3. Ask about service fees. Avoid preparers who base their fee on a percentage of your refund or those who say they can get larger refunds than others can. Always make sure any refund due is sent to you or deposited into your bank account. Taxpayers should not deposit their refund into a preparer’s bank account. (Another example of why to choose a Miami Tax Preparer whom is either a CPA or Attorney. We are not allowed by law to charge contingency based fees)
4. Ask to e-file your return. Make sure your preparer offers IRS e-file. Any paid preparer who prepares and files more than 10 returns for clients generally must file the returns electronically. IRS has safely processed more than 1.2 billion e-filed tax returns. (And is defenseless against ID fraud, and e-file is the weapon of choice by criminals)
5. Make sure the tax preparer is available. Make sure you’ll be able to contact the tax preparer after you file your return – even after the April 15 due date. This may be helpful in the event questions come up about your tax return. (In other words, will he/she be there when they come audit you?)
6. Provide records and receipts. Good preparers will ask to see your records and receipts. They’ll ask you questions to determine your total income, deductions, tax credits and other items. Do not use a preparer who is willing to e-file your return using your last pay stub instead of your Form W-2. This is against IRS e-file rules.
7. Never sign a blank return. Don’t use a tax preparer that asks you to sign a blank tax form. (No signature, no proof the prepared the return. Some tax preparers even fill in their own bank account numbers and steal your refund).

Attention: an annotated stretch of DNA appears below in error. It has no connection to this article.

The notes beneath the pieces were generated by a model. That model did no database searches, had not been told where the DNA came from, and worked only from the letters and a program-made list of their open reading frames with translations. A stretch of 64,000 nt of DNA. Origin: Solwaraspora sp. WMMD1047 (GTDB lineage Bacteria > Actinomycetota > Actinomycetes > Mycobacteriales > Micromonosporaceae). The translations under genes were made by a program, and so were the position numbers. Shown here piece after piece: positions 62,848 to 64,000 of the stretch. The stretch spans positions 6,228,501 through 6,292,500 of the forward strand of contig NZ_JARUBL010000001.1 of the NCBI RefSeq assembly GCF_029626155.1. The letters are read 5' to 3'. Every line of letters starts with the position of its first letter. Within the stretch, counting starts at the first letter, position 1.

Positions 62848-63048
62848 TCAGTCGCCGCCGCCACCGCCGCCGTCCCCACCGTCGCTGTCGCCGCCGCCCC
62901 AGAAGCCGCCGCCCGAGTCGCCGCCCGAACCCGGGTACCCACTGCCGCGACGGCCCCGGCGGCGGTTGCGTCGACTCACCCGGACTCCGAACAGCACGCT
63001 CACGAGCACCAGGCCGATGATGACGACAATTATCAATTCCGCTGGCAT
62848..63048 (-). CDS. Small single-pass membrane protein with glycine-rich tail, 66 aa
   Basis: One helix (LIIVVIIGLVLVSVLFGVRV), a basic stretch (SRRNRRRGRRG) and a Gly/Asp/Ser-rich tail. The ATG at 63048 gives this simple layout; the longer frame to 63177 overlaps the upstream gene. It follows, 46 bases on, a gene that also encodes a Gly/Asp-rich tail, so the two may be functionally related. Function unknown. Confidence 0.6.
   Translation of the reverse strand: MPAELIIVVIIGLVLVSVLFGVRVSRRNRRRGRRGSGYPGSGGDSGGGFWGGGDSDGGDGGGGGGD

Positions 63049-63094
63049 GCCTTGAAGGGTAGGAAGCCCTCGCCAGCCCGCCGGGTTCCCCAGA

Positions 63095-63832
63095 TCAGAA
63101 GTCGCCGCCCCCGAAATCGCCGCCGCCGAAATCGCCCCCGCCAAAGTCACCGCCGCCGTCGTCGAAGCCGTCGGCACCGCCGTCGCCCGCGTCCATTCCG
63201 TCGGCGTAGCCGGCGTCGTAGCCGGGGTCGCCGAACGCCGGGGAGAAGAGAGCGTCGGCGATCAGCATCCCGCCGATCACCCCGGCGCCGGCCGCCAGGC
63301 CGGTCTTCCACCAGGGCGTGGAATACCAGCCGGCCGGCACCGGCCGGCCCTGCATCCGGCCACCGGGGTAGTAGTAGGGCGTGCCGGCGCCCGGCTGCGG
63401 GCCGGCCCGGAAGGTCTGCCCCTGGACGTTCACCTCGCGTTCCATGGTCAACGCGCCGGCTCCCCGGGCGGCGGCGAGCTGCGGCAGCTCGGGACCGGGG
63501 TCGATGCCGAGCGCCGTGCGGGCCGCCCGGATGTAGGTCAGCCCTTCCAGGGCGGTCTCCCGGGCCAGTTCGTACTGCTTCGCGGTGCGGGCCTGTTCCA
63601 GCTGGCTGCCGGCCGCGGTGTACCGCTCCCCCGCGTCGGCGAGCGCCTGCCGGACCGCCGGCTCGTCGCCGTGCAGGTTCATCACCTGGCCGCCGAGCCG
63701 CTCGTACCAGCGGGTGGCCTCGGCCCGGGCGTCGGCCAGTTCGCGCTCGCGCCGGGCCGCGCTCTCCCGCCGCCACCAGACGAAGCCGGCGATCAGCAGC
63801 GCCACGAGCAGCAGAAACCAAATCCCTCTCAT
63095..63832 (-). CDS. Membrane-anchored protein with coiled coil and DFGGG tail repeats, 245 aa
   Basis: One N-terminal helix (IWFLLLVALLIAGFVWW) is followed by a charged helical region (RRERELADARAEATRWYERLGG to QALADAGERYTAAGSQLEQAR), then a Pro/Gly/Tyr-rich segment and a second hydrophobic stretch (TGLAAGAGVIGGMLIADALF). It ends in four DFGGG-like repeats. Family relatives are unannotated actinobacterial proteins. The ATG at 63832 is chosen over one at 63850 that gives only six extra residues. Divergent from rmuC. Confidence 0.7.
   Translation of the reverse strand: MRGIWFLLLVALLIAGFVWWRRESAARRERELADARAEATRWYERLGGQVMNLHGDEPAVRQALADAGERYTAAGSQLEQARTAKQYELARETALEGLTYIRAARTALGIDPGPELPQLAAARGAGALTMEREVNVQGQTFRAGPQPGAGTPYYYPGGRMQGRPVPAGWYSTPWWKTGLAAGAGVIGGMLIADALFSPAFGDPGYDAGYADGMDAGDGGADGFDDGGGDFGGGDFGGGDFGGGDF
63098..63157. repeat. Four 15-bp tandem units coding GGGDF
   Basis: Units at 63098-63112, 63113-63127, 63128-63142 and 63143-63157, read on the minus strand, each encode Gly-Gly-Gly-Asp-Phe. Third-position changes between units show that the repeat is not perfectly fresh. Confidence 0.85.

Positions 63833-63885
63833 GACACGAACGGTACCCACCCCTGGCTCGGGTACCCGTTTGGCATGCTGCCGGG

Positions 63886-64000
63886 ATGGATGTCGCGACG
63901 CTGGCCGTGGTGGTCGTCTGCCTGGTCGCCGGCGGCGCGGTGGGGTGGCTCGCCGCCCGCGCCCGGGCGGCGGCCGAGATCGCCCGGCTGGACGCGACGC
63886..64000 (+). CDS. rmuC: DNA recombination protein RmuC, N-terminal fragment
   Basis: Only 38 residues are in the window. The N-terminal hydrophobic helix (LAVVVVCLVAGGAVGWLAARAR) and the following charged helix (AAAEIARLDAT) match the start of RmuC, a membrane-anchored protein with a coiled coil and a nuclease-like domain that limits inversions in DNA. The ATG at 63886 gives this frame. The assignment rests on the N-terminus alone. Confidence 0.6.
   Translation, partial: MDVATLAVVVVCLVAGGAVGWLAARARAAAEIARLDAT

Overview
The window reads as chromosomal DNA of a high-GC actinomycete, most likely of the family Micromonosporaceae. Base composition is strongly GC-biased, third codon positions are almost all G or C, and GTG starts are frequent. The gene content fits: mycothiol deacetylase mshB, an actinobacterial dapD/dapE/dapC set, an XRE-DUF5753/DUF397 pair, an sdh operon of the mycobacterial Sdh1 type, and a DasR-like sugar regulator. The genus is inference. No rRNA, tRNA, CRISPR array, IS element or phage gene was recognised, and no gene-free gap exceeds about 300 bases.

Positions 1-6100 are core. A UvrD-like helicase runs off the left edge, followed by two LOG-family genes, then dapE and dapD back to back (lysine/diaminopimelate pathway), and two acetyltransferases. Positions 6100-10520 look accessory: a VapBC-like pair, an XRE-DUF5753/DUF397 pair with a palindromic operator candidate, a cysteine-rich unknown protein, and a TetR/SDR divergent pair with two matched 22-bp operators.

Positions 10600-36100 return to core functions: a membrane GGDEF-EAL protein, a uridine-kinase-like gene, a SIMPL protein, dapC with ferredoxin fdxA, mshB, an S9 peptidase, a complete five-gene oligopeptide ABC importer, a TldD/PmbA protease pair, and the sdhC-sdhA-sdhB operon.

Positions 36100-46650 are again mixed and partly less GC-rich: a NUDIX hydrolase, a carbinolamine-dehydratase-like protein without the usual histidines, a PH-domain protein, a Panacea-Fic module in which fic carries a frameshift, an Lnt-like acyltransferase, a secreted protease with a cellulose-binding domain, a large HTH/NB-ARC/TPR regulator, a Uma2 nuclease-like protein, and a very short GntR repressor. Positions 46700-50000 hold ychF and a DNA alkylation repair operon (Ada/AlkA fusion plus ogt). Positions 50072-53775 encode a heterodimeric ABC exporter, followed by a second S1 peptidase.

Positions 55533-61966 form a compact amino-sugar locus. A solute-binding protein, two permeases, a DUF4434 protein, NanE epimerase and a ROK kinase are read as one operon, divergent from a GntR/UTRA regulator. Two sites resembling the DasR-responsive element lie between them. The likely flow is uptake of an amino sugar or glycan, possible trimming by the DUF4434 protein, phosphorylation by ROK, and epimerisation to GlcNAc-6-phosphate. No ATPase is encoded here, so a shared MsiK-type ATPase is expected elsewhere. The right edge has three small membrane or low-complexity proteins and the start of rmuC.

8. Review your return before signing. Before you sign your tax return, review it and ask questions if something is not clear. Make sure you’re comfortable with the accuracy of the return before you sign it. ( Use common sense, if you made $20K and paid in zero taxes during the year, an $10K refund should make you run out the door. Don’t be fooled into thinking “oops” they made a mistake and if the IRS catches it, the tax preparer will be on the hook for it. The IRS will come for you with a vengeance).
9. Ensure the preparer signs and includes their PTIN. Paid preparers must sign returns and include their PTIN as required by law. The preparer must also give you a copy of the return. (Remember a PTIN is simply an ID and the IRS wants you to be their police dog to insure the PTIN is included so they can track down the tax preparer later in case of fraud, not to protect you. Besides, how are you supposed to know if the number on the form is real or made up? There is no license or certificate issued)